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Chest of drawers

1785-1792
Origin: America, Maryland, Baltimore
OH. 36 1/4; OW. 39 1/4; OD. 22 1/8
Mahogany, tulip poplar (by microanalysis), white pine, yellow pine, satinwood, maple, and rosewood
Museum Purchase
Acc. No. 1991-12
Appearance: Serpentine-front chest of drawers; tapered feet inlaid with arched-top maple panels; maple shell inlaid on half round central pendant of shaped front skirt with dark stringing and maple crossbanding above, lower edge of side panels between feet is serpentine shaped; crossbanded striped maple panels on front of stiles with ovolo-cornered rectangular mahogany panel at top and mahogany flutes (3) terminating at the feet; four graduated drawers with maple crossbanding, a dark string on the outer edge and dark/light double stringing between the banding and the main veneer panel; maple crossbanding on the edges and perimeter of top, both surrounded by dark/light double stringing; large oval mahogany inlay at the center of the top with maple crossbanding surrounded by dark/light double stringing.

Construction: The top consists of veneers and inlays applied to a solid mahogany board that rests on a frame with front and rear rails and two laterally grained side rails. This assembly is attached to a pair of rails dovetailed to the case sides at the front and rear. The bottom board is set into the case sides with sliding dovetails. The back consists of horizontal tongue-and-groove boards nailed into rabbets at the sides and flush-nailed at the top and bottom. The front stiles are glued to the inner faces of the case sides. Veneered drawer blades are dovetailed to the case sides, and dustboards extending the full depth of the case abut the drawer blades. Half the thickness of the blades, the dustboards are set into dadoes the same thickness as the blades and are wedged in place from below with four-inch-wide laterally grained strips. The vertically grained drawer guides are glued to the case sides behind the front stiles. The drawer stop blocks are nailed to the drawer blades. The side aprons are extensions of the case sides and are backed with horizontal glue blocks. The veneered and inlaid front apron is glued to the bottom board and is backed with large, shaped, glue blocks. The front feet are formed by downward extensions of the case sides and the front stiles. They are veneered on their front surfaces. The rear feet are formed by downward extensions of the case sides that are rabbeted to receive rear brackets. The resulting units are backed by thin, full-height glue blocks.

The drawers have dovetailed frames. Their fronts are veneered and inlaid on horizontally laminated cores. The drawer bottoms are beveled on the front and sides and are set into grooves. The sides are supported with rows of close-set glue blocks that are cut off diagonally at the rear. The rear edges of the bottom boards are flush-nailed.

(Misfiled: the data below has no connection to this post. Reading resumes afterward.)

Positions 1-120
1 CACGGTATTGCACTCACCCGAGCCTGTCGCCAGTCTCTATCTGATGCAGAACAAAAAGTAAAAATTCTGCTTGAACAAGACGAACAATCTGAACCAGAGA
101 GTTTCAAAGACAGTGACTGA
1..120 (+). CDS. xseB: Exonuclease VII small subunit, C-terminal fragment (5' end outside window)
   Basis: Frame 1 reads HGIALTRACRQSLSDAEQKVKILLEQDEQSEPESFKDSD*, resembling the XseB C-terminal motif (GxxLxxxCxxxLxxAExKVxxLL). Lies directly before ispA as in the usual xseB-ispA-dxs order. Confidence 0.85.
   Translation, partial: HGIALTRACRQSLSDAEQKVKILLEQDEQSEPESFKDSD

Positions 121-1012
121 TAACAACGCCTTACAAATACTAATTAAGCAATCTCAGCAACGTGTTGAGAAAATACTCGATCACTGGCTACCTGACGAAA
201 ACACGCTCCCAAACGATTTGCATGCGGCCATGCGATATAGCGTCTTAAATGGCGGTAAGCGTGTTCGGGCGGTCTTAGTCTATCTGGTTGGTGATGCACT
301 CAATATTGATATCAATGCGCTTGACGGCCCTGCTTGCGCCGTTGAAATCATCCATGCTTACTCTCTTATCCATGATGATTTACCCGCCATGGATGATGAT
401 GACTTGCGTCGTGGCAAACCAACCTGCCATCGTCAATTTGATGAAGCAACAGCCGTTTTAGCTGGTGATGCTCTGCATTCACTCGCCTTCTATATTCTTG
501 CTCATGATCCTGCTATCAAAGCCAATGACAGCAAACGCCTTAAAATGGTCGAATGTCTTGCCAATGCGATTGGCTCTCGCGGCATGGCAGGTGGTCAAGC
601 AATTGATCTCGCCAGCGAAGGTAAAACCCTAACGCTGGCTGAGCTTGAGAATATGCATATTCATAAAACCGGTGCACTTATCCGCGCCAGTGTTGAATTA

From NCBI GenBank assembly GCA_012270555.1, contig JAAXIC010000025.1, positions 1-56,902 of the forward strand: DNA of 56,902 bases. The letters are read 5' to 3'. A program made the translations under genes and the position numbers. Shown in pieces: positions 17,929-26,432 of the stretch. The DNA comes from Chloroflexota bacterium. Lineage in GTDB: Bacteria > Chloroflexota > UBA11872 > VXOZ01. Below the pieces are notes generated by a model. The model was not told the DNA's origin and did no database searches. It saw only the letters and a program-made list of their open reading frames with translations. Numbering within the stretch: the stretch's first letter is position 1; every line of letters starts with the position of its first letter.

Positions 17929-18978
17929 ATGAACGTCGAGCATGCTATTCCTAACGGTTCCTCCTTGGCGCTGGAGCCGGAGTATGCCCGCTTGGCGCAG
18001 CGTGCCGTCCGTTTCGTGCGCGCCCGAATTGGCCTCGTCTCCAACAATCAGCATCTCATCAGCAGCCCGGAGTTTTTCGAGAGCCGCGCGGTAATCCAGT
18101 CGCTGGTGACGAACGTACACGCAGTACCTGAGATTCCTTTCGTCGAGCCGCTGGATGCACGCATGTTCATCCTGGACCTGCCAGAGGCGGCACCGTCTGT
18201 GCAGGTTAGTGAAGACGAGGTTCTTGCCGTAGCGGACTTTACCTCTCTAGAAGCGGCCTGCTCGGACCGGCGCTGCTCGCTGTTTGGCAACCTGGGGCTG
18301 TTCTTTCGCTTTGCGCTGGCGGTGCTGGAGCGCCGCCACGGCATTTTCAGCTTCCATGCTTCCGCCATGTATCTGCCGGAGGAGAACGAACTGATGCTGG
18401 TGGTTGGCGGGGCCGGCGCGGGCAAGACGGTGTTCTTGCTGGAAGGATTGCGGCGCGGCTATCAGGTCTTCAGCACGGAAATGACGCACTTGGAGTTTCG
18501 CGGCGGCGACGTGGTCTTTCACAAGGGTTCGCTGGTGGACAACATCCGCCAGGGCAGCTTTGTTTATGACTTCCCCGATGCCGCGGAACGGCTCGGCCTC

Materials: Mahogany top board, case sides, front stiles, feet, laminated drawer front cores, top veneers, drawer front veneers, drawer blade veneers, and some inlays; *tulip poplar top board frame, case top rails, backboards, dustboards, dustboard support strips, drawer sides, drawer backs, drawer bottoms, drawer bottom glue blocks, and some inlays; white pine drawer blades; yellow pine drawer guides; satinwood, maple, and rosewood remaining inlays and veneers.
Label:This extensively inlaid chest of drawers represents a large group of case furniture now generally believed to be from the Baltimore shop of John Bankson (1754-1814) and Richard Lawson (b. 1749), in partnership 1785-1792. Executed in a strongly neoclassical style, their productions cover a wide range of forms that include sideboards, cylinder desks, secretary and bookcases, clothespresses, and tall clocks.

The goods from this shop also reveal that the makers were familiar with George Hepplewhite's Cabinet-Maker and Upholsterer's Guide, first published in London in 1788 and significantly revised in 1794. Records confirm that a copy of the Guide was on deposit at the Library Company of Baltimore as early as 1798. In creating the chest shown here, the cabinetmakers appear to have combined elements from three plates found in the 1794 edition. The apron with its inlaid spandrels may have been inspired by the one on the chest in fig. C of plate 76, and the cross-banding pattern used on the top of the chest seems to come from the lower image in plate 78. Even the remarkable drawer inlays probably are an interpretation of those on the bottom drawer of the chest in plate 77. This last pattern must have had special appeal for the cabinetmakers since they used the motif on several other objects, including the cornice friezes of at least three desk and bookcases.

The inlays are among the most unusual features of the furniture in this group. Almost certainly made in the shop that produced the furniture, the execution of the ornaments is both ambitious and naive. Although the maker of the inlays produced everything from flowers and foliage to classical figures and trophies, their lack of refinement suggests inlay making may not have been his principal profession.
Provenance:CWF acquired the chest from antiques dealer Sumpter Priddy III, Richmond, Va., in 1991. Priddy had acquired the piece from 1740 House Antiques in Charlottesville, Va. No prior history is known.
Mark(s):None
Inscription(s):"WTB" is written in stain on the inside of the left case side. "Wertenbacker" is chalked on the replaced back of the top drawer.